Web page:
Message from LWHRA Marketing Chair, Deborah Levy

In the midst of the COVID-19 pandemic, eating healthy food remains an important part of maintaining your health. You may not be able to share meals with friends and loved ones, but there are lots of other ways to eat well and support your health at this difficult time. 
One of those things is eating healthy food at home. A recent study done at Johns Hopkins Center for a Livable Future showed that people who cook most of their meals at home, consume fewer carbohydrates, less sugar, and less fat than those who cook less or not at all. The evidence shows that people who cook at home, eat a healthier diet! 
Here are some tips to get you started:
  • Start with fresh, healthy ingredients. Baking sugary treats such as brownies, cakes, and cookies won’t help your health or your waistline. Similarly, adding too much sugar or salt can transform a healthy home-cooked meal into an unhealthy one. To ensure your meals are good for you as well as being tasty, start with healthy ingredients and flavor with spices rather than sugar or salt.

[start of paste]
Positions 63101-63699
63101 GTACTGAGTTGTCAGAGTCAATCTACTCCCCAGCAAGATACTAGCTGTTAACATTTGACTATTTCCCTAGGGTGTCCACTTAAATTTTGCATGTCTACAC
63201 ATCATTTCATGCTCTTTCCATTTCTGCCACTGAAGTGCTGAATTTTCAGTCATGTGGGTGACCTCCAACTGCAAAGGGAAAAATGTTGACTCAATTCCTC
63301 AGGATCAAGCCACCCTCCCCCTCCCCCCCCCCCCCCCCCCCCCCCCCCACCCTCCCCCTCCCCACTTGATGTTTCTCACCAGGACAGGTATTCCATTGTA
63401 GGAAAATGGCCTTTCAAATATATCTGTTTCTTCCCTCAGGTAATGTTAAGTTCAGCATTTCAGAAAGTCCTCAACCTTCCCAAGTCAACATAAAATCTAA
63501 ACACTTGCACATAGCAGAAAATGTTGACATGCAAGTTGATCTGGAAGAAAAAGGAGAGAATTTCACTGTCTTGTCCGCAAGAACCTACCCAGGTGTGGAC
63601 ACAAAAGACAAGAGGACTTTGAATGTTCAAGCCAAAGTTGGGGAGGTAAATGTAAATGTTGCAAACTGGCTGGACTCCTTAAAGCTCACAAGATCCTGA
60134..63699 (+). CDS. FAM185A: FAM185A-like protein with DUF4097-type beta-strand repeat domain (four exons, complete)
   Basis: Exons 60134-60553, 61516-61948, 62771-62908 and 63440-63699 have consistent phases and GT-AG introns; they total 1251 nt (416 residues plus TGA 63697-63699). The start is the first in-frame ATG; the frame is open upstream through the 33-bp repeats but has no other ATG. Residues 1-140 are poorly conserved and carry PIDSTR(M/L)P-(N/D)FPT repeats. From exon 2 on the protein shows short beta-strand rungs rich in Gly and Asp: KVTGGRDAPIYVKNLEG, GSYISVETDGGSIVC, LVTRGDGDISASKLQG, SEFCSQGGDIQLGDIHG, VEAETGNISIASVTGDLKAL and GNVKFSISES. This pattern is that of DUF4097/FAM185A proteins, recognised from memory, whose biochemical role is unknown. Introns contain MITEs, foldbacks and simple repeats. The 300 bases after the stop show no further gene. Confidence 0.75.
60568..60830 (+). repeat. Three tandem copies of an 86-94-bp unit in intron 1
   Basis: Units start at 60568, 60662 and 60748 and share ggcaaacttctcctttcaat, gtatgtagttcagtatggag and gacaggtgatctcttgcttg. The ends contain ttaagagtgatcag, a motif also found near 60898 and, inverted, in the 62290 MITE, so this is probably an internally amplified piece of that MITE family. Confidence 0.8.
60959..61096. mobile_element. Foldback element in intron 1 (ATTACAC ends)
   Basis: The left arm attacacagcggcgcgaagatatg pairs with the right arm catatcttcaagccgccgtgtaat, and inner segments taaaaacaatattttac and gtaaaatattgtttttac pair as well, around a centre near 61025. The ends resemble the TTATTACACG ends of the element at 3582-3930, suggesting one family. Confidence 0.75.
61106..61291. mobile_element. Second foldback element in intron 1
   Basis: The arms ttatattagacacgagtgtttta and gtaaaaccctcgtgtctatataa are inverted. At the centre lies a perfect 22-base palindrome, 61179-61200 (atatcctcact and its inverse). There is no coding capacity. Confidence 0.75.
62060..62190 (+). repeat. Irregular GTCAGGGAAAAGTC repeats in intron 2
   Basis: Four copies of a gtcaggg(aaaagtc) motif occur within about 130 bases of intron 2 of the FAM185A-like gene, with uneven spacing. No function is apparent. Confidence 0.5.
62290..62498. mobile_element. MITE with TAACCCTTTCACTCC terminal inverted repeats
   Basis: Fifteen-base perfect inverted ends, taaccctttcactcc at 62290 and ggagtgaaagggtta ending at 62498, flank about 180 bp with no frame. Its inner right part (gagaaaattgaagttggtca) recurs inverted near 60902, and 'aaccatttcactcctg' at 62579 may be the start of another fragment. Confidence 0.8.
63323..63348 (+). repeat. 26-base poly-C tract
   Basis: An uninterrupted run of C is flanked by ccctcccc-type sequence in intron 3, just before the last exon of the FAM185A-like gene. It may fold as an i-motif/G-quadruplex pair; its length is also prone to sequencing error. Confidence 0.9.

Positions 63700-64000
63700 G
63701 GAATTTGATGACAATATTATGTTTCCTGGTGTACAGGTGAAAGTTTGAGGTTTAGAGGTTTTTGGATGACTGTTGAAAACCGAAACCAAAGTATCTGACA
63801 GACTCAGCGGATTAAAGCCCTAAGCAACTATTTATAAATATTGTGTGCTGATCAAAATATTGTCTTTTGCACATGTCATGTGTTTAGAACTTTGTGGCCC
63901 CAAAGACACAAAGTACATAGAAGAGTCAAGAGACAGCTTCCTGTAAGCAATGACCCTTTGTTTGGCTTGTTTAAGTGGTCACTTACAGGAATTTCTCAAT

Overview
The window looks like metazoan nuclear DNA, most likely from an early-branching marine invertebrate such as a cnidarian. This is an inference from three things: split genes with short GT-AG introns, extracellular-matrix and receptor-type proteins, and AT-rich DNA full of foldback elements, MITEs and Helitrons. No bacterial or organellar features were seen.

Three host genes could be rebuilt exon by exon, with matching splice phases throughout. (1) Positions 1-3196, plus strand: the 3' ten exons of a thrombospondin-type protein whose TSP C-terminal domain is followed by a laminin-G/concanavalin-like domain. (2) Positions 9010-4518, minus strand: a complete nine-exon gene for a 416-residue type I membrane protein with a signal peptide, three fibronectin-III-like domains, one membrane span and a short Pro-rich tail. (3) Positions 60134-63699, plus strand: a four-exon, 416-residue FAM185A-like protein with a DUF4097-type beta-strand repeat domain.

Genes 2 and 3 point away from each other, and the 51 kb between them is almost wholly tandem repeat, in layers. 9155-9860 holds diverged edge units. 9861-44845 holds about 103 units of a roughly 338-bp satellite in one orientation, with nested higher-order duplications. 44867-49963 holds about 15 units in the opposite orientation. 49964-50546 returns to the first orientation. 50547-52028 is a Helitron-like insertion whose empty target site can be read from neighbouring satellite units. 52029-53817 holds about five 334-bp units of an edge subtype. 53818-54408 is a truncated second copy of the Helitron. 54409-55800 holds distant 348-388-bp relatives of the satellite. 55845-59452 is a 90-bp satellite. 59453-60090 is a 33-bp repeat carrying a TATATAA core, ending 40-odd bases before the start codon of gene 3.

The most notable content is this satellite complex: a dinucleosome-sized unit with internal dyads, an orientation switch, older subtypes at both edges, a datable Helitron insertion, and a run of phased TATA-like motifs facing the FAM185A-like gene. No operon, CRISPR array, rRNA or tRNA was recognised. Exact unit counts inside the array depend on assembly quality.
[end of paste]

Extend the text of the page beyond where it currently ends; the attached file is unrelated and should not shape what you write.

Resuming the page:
• Keep it simple. Steam or sauté some veggies, grill some fish or chicken, add some herbs, spices, or a healthy sauce. Simple cooking can be tasty and quick.
  • Cook enough for leftovers. It’s great to have leftovers that can be used for a quick and easy lunch or dinner the next day. When making things like rice or pasta, cook at least double the amount you need and store it in the fridge to use with other meals. Freezing leftovers can also ensure you have a home-cooked meal on hand whenever you don’t feel like cooking.
  • Make substitutions for healthier meals. Grill or bake instead of fry. Replace salt with garlic or onion powder. Cut the sugar called for in most recipes by 1/3 to 1/2. Decrease the meat and increase the vegetables in stews and casseroles. Choose whole-grain versions of pasta and bread, and substitute whole-wheat flour for bleached white flour when you bake.
  • Stock up on staples. Ingredients such as rice, pasta, olive oil, spices, flour, and stock cubes are staples you’ll likely use regularly. Keeping cans of tuna, beans, tomatoes and bags of frozen veggies on hand can be helpful in rustling up quick meals when you’re pushed for time.
And finally give yourself some leeway… It’s okay to burn the bacon or over-cook the veggies.  
I promise you, after a few tries it will get easier, quicker, and tastier!

 #Get Cooking/Stay Well 

By Deborah Levy, LWHRA Marcom Chair